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The X-Files Season 11 Finale: It May Be Time to End

The X-Files Season 11 Finale: It May Be Time to End

“My Struggle III,” the 11th season premiere of The X-Files began the season on a bad note. It rewrote canon in a way no one asked for or wanted. It was mystifying, frustrating and overall not good. This week’s episode and season finale, “My Struggle IV,” doesn’t improve on that. After an extended ‘previously on’ montage of clips to remind us of this season’s lows, namely anything to do with the conspiracy/contagion, we’re treated to a monologue from William in the cold open. Apparently making two girls almost stab each other to death wasn’t the only time he abused his powers. I know he probably should be sympathetic, but William isn’t a very sympathetic character. His actions hurt people, and he never seems to care except for how it affects him. He wants answers about himself and knows that the Cigarette Smoking Man, his father, is the one that can provide them. The cold open ends with a future vision of the Cigarette Smoking Man shooting Mulder.

This episode feels almost divorced from most of the season. It’s like “My Struggle III”, “Ghouli,” and this episode were the only episodes that happened. Mr. Y, Erika Price, Monica Reyes and the Cigarette Smoking Man are all back. The contagion plot, which has mostly been ignored, is back. All of this is already starting the episode on the wrong foot.

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Reyes calls Scully to let her know where she can find William. It seems she’s going against the Cigarette Smoking Man by telling them that. The relationship between Reyes and the Cigarette Smoking Man makes almost less sense than this season. For some reason that I still don’t understand, Mulder goes alone to investigate Reyes’ claims. On his quest, Mulder kills a bunch of people and speeds around looking for William. It almost exactly follows his journey in premiere of this season. Meanwhile William runs from the Russian private security officers employed by Erika Pryce.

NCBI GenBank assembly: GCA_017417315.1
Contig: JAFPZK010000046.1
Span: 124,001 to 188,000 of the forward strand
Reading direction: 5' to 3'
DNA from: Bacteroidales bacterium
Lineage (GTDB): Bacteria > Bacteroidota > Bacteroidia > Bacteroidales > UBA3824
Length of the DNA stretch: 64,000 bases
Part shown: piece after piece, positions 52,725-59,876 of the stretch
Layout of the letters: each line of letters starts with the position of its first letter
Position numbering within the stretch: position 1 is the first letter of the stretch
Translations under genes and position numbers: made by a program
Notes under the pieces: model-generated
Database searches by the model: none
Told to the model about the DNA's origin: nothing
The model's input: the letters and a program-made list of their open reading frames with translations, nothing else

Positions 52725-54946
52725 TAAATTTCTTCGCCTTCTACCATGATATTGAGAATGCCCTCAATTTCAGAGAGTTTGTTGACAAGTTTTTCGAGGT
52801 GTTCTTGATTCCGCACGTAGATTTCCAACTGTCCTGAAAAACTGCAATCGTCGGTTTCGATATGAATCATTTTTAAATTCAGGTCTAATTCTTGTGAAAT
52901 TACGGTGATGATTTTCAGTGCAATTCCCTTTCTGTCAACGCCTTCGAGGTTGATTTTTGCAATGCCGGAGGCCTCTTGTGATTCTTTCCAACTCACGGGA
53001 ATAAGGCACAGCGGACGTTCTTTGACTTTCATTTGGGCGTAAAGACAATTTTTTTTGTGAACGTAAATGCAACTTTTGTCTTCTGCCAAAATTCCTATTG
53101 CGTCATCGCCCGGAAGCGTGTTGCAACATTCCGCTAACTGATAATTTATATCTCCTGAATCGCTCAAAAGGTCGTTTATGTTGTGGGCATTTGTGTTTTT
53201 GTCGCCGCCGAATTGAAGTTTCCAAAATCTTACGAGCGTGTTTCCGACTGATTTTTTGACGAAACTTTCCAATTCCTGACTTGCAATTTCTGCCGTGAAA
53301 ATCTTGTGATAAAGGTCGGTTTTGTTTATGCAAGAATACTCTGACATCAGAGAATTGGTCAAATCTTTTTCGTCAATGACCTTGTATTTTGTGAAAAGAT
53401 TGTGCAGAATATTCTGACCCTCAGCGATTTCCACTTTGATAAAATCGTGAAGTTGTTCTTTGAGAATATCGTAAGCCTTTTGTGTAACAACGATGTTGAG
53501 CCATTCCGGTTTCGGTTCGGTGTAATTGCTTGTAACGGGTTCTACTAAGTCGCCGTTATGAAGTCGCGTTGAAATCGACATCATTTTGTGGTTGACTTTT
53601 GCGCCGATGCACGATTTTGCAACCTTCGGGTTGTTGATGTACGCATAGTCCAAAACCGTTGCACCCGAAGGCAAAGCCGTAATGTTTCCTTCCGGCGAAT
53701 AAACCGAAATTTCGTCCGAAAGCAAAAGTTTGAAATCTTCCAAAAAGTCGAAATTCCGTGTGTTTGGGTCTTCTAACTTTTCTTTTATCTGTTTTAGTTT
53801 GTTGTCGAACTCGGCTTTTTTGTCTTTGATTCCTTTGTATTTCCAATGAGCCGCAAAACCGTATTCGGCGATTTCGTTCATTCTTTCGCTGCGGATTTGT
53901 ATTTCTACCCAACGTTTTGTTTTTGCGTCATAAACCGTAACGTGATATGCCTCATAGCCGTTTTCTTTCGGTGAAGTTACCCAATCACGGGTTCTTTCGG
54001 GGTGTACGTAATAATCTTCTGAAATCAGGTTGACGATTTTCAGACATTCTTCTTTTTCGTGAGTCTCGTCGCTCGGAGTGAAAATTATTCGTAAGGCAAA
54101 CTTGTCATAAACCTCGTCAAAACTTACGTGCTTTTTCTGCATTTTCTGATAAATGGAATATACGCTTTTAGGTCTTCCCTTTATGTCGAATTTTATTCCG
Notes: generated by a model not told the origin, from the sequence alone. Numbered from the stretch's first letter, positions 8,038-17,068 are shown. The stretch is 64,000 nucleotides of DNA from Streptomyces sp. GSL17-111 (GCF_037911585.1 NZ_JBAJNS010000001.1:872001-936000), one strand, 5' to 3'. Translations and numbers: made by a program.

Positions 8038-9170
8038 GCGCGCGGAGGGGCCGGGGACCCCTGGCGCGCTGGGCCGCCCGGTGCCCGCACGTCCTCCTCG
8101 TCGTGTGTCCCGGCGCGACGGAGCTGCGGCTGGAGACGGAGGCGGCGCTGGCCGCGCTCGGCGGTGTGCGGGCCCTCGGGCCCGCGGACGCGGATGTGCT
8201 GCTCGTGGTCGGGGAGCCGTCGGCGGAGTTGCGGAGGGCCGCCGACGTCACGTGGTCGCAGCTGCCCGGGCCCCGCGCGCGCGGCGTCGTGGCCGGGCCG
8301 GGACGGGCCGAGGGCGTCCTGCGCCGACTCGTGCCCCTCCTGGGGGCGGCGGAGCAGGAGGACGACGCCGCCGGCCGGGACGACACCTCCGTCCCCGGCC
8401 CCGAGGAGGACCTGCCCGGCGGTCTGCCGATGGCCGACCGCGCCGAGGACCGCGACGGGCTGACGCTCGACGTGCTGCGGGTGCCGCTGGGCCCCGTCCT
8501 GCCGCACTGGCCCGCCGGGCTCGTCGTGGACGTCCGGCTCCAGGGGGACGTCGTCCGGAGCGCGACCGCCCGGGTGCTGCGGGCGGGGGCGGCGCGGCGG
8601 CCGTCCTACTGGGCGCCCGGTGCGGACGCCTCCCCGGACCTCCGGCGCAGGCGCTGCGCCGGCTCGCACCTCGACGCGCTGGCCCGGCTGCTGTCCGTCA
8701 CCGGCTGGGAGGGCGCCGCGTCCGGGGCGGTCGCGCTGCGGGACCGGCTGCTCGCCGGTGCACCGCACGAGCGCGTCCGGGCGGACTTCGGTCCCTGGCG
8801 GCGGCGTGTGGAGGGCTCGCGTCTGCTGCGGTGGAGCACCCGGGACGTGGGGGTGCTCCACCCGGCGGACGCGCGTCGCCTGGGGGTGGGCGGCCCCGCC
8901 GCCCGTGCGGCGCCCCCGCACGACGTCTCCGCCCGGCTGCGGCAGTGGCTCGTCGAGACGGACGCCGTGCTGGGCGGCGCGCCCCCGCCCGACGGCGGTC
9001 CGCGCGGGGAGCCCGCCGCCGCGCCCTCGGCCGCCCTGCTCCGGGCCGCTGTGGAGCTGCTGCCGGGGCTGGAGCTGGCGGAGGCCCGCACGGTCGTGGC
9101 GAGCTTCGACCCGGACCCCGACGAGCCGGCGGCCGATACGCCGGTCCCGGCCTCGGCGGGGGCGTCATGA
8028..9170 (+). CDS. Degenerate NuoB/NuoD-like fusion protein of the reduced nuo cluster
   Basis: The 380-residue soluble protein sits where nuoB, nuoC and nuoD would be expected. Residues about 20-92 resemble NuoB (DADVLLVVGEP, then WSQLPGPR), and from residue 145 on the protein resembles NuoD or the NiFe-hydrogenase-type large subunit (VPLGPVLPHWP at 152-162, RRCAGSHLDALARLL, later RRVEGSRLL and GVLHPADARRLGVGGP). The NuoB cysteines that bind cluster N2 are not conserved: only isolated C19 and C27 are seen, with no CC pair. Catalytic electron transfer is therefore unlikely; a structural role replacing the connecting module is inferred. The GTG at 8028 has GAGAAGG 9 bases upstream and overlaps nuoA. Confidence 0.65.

One of the things that frustrated me the most about this episode is how little Scully does. Like the premiere, she has visions while Mulder does the bulk of the action. Even her call to Tad O’Malley to tell him about the contagion is attributed to Mulder. O’Malley’s news story not only causes the x-files to close again but leads to both Mulder and Scully losing their badges. Not that Scully cares. As she said, it’s about finding William.

Thanks to William, Scully sees the vision of Mulder’s death. She tries to warn him but Mulder has a single-minded focus on finding William. William returns home and visits his old girlfriend because he’s a stressed teenager who isn’t making good decisions. He wants to die or he wants his girlfriend to come with him on the run – he’s all over the place. Mulder finally tracks him down to a motel. I’m a little mad that Mulder has had more interaction with William than Scully. Pryce and her forces follow Mulder to the motel where William explodes them with his mind. This scene feels a little deus ex machina. Is there nothing William can’t do with his powers?

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Scully goes to Skinner for help. On the drive to meet Mulder, Skinner tells Scully the truth about William. All season, we’ve wondered if Skinner was on The Cigarette Smoking Man’s side. Now we know that he wasn’t. It’s a little anti-climatic. Everyone, including the Cigarette Smoking Man and Monica Reyes, converges on the sugar factory looking for William. Skinner kills Reyes which seems wasteful and disrespectful to such an important character. Skinner is possibly killed by being run over which also seems wasteful and disrespectful to such an important character. The Cigarette Smoking Man kills what he thinks is Mulder but turns out to be William disguised as Mulder. Mulder shoots him. I’m not going to say he ‘kills’ him because this man has survived all manner of situations that would’ve killed a normal person.

This is when we have Scully’s about-face. She goes from desperately trying to save her son to telling a grieving Mulder that William wasn’t their son, that he was an experiment, and she was never a mother to him. Just when you thought the William storyline couldn’t get any worse, the writers prove you wrong. So thinking that William was their son for almost two decades doesn’t matter in the face of two short conversations. “For so long, I believed. What am I now if I’m not a father?” Mulder asks. Scully tells him that he is a father and puts his hand on her stomach. I fell off my couch. This is the kind of corny, implausible ending I would expect from a bad romance novel. Now Mulder and Scully will have a baby that’s really theirs and that’s supposed to make everything better? I’m glad Gillian Anderson isn’t coming back for next season because if this is the direction the show is taking us, it’s time for it to end.

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